TORONTO – To understand what it means to the Toronto Maple Leafs that Jason Spezza picked a fight, chucked his gloves and started throwing rights at Dean Kukan’s face with the season looking lost Friday night, you should know a few things.
You should know that Spezza, 37, grew up a Leafs fan in this city and that he agreed to skate minimal minutes here for the lowest amount of money the club could legally agree to pay him.
You should know that already this week he’s watched some of his ring-chasing contemporaries, like Henrik Lundqvist and Patrick Marleau, be sent out of the Eastern Conference bubble with, quite literally, no fanfare.
And you should know that he has four daughters aged 10 and under: Sophia, Nicola, Anna and Julia. Sometimes he reads them children’s books authored by Zach Hyman.
When Spezza kissed his girls goodbye and moved into a hotel so close yet so impenetrably far away in order to play “road” games like Game 4’s 4-3 stunner over Columbus, they understood why their father would be FaceTime only for two months, best-case scenario.
“They know Daddy’s got a dream,” Spezza said. “Trying to win a Stanley Cup as a Maple Leaf is something I dreamed of as a kid.”
This isn’t sacrifice. This is choice. This is opportunity, perhaps his last.
So, it wasn’t that Spezza got caught up in the emotions of Elimination Night that he fought for just the seventh time in an NHL career that spans 1,207 games. It was that — after watching the Maple Leafs give up six unanswered goals in the series — he was trying to inject some emotions.
No way the young guys who affectionately nicknamed him “Vintage” and picked his brain for face-off tips could possibly feel as desperate as the old fourth-liner with no job security for 2020-21. But he could help them come close.
“Just trying to spark the guys,” Spezza explained of the five-minute major, which drew a chorus of stick slaps from the bench. “Just trying to show some desperation and have some pushback. Without the crowd, you don’t have that. Just trying to create some emotion and play the role that I’m in. Trying to get everyone going.”
Livestream the Maple Leafs in the Stanley Cup Qualifiers, plus every game of the 2020 Stanley Cup Playoffs on Sportsnet NOW.
Hey, maybe the Maple Leafs’ all-stars wouldn’t have thrown down their historic three-goal, three-minute, goalie-pulled comeback without Spezza’s calculated bit of barbarianism. We’ll never know.
We do know the effort of Spezza’s fourth line — which topped all units by generating 78.57 per cent of shot attempts 5-on-5 — made an impression.
“Jason Spezza just did not want our season to end today. He played with that level of urgency. You see the fight. That’s playoff hockey,” said coach Sheldon Keefe, unprompted. “That’s a guy not wanting to go down — literally — without a fight.”
Hyman, who sniped the tying goal with 22 seconds left in regulation, recently revealed that he and his new bride are going to have a baby this winter. He said he wouldn’t hesitate to call “Spezz” in the middle of the night for parenting tips.
Seeing that fight meant something to Hyman. Spezza got the boys going. Somehow, with less time on the clock, the group’s confidence in a comeback was better in the second intermission than the first.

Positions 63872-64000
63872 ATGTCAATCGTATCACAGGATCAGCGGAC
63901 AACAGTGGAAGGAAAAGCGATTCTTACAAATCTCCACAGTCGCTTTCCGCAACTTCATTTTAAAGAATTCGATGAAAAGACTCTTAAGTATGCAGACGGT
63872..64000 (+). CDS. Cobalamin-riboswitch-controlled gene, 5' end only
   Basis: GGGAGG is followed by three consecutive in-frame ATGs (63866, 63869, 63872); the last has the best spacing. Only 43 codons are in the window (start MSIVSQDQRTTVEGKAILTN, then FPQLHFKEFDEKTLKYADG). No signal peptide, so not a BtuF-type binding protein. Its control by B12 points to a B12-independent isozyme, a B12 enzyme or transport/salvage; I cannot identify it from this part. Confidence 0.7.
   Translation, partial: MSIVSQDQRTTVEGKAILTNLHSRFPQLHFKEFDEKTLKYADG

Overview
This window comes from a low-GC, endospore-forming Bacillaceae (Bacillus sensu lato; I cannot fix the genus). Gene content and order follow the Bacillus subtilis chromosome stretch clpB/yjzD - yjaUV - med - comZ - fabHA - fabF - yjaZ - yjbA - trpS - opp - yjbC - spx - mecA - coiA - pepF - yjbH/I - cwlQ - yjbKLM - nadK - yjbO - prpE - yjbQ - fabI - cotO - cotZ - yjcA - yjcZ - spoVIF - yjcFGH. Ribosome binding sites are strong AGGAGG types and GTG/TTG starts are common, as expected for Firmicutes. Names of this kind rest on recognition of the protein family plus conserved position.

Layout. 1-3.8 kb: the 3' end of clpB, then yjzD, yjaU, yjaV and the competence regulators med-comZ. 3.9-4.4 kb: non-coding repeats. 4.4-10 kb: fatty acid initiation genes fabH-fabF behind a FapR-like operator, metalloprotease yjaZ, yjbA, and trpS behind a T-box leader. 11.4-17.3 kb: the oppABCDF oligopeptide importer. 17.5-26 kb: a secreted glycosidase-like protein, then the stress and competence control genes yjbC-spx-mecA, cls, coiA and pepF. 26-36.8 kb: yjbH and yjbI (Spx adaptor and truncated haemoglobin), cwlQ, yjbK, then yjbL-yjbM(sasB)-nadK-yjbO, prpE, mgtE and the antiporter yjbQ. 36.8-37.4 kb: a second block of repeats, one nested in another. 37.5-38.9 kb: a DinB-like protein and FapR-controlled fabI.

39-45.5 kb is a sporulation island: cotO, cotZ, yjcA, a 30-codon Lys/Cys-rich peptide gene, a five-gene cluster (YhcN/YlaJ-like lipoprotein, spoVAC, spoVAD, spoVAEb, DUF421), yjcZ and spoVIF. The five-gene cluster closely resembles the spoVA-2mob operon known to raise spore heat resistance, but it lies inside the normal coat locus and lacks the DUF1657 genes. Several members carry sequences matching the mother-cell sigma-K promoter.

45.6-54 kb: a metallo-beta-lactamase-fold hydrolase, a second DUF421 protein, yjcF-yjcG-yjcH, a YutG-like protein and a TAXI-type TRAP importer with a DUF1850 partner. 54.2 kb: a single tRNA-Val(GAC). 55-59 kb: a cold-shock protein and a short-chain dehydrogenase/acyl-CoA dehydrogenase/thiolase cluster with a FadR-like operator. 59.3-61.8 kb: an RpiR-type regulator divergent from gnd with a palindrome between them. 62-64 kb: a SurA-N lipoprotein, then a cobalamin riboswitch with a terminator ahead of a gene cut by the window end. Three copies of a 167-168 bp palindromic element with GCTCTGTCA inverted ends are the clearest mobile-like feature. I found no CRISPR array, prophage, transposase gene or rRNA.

“He wants it more than anybody,” Hyman said. “He was a first-line player throughout his career, an all-star, Hall of Famer — and now he’s playing on the fourth line and he’s willing to drop the gloves and give our team momentum when we’re down.
“He’s a real leader on our team, and he’s a huge part of our team. We all love him.”
Game 4 was Spezza embracing his new role — critical bit player in the Leafs’ 19-act drama — to an extent that seemed almost impossible.
To think: Spezza was healthy-scratched on Opening Night against Ottawa because former coach Mike Babcock believed he wasn’t really interested in being a fourth-liner. As Toronto’s roller-coaster season rolled, Spezza was at risk of being waived due to a salary-cap crunch.
Yet well-spaced forward injuries kept his dream on life support, and a coaching change secured more ice time. As Keefe has tinkered with his fourth unit in this series, benching Frederik Gauthier and Pierre Engvall for games, Spezza’s presence has been steady, valued.
Spezza has gone out of his way to chat with quiet 18-year-old Nick Robertson, closer to Sophia’s age than his, because he remembers what it’s like being an OHL phenom wedged into an NHL playoff roster and just yearning to belong. He’s ditched the suit and tried to embrace the Leafs’ fashion-forward game-day attire.
Now that he’s found a niche, he doesn’t want to crawl out.
“This is a time when experience really pays off. You can be calm in pressure-packed situations, and I’ve always had good playoff performances,” Spezza said. “This is kind of what you envision — being a piece of a good team and having to be a leader.”
What you don’t envision is three straight 6-on-5 goals, an overtime win and being on the fun side of an 0-3 comeback 21 hours after being on the wrong side of one.
“I’ve never been a part of anything like that,” said Spezza, 17 years deep. “With the firepower we have with these guys, the way they can put the puck in the net, we’re never out of it. There’s a great sense of belief in our group.”
Sophia, Nicola, Anna and Julia couldn’t be there Friday to press their faces to the glass and watch one of the most exhilarating wins of Dad’s career. But the good thing about the bubble? It’s see-through.
“They’ll be watching the games a little more eagerly because they know what has gone into it,” Spezza said.
“That’s what families are for – you lean on each other in difficult times.”